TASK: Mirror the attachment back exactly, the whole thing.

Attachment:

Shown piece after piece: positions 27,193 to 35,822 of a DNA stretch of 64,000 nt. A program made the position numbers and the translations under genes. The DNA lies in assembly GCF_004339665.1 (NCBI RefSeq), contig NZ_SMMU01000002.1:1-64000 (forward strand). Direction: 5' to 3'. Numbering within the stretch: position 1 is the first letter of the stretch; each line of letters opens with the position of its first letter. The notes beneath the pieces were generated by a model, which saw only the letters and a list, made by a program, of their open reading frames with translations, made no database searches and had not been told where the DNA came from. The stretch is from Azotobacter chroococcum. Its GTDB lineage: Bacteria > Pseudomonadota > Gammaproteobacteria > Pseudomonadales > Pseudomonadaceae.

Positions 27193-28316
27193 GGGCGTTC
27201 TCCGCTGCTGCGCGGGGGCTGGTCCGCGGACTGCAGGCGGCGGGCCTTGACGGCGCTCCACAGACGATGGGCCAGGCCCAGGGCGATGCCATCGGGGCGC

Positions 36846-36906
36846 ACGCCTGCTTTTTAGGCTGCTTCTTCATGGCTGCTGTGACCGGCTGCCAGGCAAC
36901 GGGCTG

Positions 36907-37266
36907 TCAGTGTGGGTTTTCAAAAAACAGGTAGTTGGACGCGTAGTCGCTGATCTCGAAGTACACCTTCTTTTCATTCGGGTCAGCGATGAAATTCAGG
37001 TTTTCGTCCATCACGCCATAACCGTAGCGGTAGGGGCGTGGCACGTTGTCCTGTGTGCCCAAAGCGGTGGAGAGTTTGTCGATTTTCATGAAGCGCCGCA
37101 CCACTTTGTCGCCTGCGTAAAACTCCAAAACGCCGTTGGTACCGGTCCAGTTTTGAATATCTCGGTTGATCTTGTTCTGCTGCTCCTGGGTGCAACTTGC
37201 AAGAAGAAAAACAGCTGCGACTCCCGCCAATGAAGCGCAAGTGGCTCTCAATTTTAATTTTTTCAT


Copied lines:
Shown piece after piece: positions 27,193 to 35,822 of a DNA stretch of 64,000 nt. A program made the position numbers and the translations under genes. The DNA lies in assembly GCF_004339665.1 (NCBI RefSeq), contig NZ_SMMU01000002.1:1-64000 (forward strand). Direction: 5' to 3'. Numbering within the stretch: position 1 is the first letter of the stretch; each line of letters opens with the position of its first letter. The notes beneath the pieces were generated by a model, which saw only the letters and a list, made by a program, of their open reading frames with translations, made no database searches and had not been told where the DNA came from. The stretch is from Azotobacter chroococcum. Its GTDB lineage: Bacteria > Pseudomonadota > Gammaproteobacteria > Pseudomonadales > Pseudomonadaceae.

Positions 27193-28316
27193 GGGCGTTC
27201 TCCGCTGCTGCGCGGGGGCTGGTCCGCGGACTGCAGGCGGCGGGCCTTGACGGCGCTCCACAGACGATGGGCCAGGCCCAGGGCGATGCCATCGGGGCGC

Positions 36846-36906
36846 ACGCCTGCTTTTTAGGCTGCTTCTTCATGGCTGCTGTGACCGGCTGCCAGGCAAC
36901 GGGCTG

Positions 36907-37266
36907 TCAGTGTGGGTTTTCAAAAAACAGGTAGTTGGACGCGTAGTCGCTGATCTCGAAGTACACCTTCTTTTCATTCGGGTCAGCGATGAAATTCAGG
37001 TTTTCGTCCATCACGCCATAACCGTAGCGGTAGGGGCGTGGCACGTTGTCCTGTGTGCCCAAAGCGGTGGAGAGTTTGTCGATTTTCATGAAGCGCCGCA
37101 CCACTTTGTCGCCTGCGTAAAACTCCAAAACGCCGTTGGTACCGGTCCAGTTTTGAATATCTCGGTTGATCTTGTTCTGCTGCTCCTGGGTGCAACTTGC
37201 AAGAAGAAAAACAGCTGCGACTCCCGCCAATGAAGCGCAAGTGGCTCTCAATTTTAATTTTTTCAT